Lisa Shapiro

Professor of Philosophy
Currently, Associate Dean, FASS

 

Education

  • B.A. 1988, Wesleyan University
  • Ph.D. 1997, University of Pittsburgh

 

Areas of Interest

Early Modern Philosophy, Feminism and Philosophy
Also: Philosophy of Mind (especially perception and emotions), Moral Psychology, Philosophy of Personal Identity

 

 

Current Research Interests

I am the Principal Investigator (PI) in SSHRC Partnership Development Grant to further develop network of researchers invested in developing New Narratives in the History of Philosophy. I will be working with colleagues Marguerite Deslauriers at McGill and Karen Detlefsen at University of Pennsylvania, as well as others in Canada, the US, the UK, Australia, Finland, Sweden, France, Turkey and the Netherlands among others, to connect up researchers and their students to develop a set of activities and tools to stimulate both research in and teaching of the history of philosophy that incorporates women and currently non-canonical philosophers into the narratives that form the history of philosophy.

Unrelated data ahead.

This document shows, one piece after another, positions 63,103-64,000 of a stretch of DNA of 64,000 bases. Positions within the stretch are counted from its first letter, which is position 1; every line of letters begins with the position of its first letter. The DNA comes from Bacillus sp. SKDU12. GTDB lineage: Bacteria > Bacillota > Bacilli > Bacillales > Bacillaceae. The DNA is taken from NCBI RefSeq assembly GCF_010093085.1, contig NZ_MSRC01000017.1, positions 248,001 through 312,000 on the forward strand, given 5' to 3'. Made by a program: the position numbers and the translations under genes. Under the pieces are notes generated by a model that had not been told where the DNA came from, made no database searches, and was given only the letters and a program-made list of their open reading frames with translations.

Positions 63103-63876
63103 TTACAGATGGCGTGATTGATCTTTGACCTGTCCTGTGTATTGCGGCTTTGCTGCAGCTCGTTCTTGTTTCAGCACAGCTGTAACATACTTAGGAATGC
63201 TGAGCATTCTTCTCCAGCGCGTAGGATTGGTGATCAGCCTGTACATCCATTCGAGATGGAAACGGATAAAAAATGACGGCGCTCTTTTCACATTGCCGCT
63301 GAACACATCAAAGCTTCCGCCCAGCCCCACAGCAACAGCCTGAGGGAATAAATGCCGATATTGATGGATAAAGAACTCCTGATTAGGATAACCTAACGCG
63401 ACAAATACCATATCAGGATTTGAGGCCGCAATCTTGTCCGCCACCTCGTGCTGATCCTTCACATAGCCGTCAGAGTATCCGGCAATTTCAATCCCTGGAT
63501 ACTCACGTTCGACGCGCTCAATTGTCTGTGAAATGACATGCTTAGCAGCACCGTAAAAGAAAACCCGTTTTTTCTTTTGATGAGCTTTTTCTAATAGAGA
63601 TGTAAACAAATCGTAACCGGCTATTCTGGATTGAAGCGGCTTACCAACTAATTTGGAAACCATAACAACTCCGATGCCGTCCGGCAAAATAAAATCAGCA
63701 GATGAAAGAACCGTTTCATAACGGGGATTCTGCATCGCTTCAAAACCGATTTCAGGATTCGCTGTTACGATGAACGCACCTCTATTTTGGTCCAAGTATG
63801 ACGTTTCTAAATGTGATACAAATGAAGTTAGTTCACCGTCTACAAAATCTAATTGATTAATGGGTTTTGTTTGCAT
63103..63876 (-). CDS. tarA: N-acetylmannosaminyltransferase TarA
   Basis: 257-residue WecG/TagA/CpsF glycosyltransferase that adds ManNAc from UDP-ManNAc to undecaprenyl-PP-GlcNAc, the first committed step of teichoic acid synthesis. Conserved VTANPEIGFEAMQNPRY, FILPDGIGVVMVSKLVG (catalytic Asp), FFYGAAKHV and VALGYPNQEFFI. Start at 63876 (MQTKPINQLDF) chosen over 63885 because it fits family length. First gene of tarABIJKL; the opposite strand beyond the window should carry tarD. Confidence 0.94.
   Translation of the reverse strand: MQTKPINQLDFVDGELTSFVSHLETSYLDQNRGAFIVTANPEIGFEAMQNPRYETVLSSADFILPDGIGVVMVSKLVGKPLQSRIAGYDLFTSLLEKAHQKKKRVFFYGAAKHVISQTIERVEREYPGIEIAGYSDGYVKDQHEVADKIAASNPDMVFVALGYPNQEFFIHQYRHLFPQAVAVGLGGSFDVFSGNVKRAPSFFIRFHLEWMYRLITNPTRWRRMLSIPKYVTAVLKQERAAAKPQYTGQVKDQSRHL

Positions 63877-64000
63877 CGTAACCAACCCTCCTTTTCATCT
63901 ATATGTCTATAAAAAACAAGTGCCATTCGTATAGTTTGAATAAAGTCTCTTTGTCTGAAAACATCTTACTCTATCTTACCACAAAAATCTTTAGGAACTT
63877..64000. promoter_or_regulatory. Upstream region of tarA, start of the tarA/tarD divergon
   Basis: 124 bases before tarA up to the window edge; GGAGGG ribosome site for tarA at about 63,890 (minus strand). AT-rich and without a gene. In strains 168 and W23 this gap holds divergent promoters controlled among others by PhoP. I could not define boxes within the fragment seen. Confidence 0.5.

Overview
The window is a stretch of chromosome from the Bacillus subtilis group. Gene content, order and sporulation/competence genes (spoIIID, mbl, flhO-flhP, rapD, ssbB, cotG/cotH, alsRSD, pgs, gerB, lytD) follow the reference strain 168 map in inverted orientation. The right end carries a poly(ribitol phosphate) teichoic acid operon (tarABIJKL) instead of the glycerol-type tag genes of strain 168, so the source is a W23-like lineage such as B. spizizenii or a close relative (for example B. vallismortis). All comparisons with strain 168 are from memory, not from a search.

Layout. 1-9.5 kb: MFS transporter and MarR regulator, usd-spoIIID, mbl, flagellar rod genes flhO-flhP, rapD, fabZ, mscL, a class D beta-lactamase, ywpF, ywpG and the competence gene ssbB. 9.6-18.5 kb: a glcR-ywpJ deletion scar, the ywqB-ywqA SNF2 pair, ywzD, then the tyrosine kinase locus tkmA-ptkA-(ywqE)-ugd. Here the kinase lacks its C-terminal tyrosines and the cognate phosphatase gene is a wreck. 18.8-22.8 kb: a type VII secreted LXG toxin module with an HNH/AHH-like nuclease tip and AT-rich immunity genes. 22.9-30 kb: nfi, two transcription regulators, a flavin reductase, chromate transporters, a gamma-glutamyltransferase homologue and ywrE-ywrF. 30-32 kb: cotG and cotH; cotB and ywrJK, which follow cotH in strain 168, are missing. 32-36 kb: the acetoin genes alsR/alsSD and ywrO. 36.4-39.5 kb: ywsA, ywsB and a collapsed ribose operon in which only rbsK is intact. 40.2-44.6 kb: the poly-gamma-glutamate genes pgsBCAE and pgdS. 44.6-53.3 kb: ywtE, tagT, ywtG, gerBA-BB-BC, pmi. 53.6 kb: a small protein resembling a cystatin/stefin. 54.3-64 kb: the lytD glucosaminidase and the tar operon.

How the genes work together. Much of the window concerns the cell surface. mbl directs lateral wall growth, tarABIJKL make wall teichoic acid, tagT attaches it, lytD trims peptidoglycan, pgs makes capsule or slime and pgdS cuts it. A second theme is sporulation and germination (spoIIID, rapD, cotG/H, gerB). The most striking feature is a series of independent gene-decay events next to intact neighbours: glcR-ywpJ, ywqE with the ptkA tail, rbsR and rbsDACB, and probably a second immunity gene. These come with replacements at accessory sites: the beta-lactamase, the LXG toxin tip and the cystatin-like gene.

My research interests have focused on early modern philosophy, and in particular on how early modern conceptions of human nature impact accounts of human understanding, both of our perceptions of the world and in our ability to have knowledge of it. Of particular interest is the role of affective states, including pleasure, pain, and the passions or emotions, in our understanding (rather than in our motivations to action). To hone in on the problem I am interested in, I have focused on Descartes, Spinoza and Hume, as well as Condillac, but am growing interested in Malebranche.

Related to this interest, I am currently editing a volume on Pleasure for the new Oxford Philosophical Concepts series. Essays in the volume will examine philosophical accounts from Aristotle through contemporary philosophy that foreground aspects of pleasure other than its role in motivating action.  I am also hoping to return to my book manuscript, tentatively titled: Descartes through The Passions of the Soul. In it I aim to show how the Passions lends insight into Descartes' ontology, his account of body-mind causation (and causation generally) and his philosophy of mind.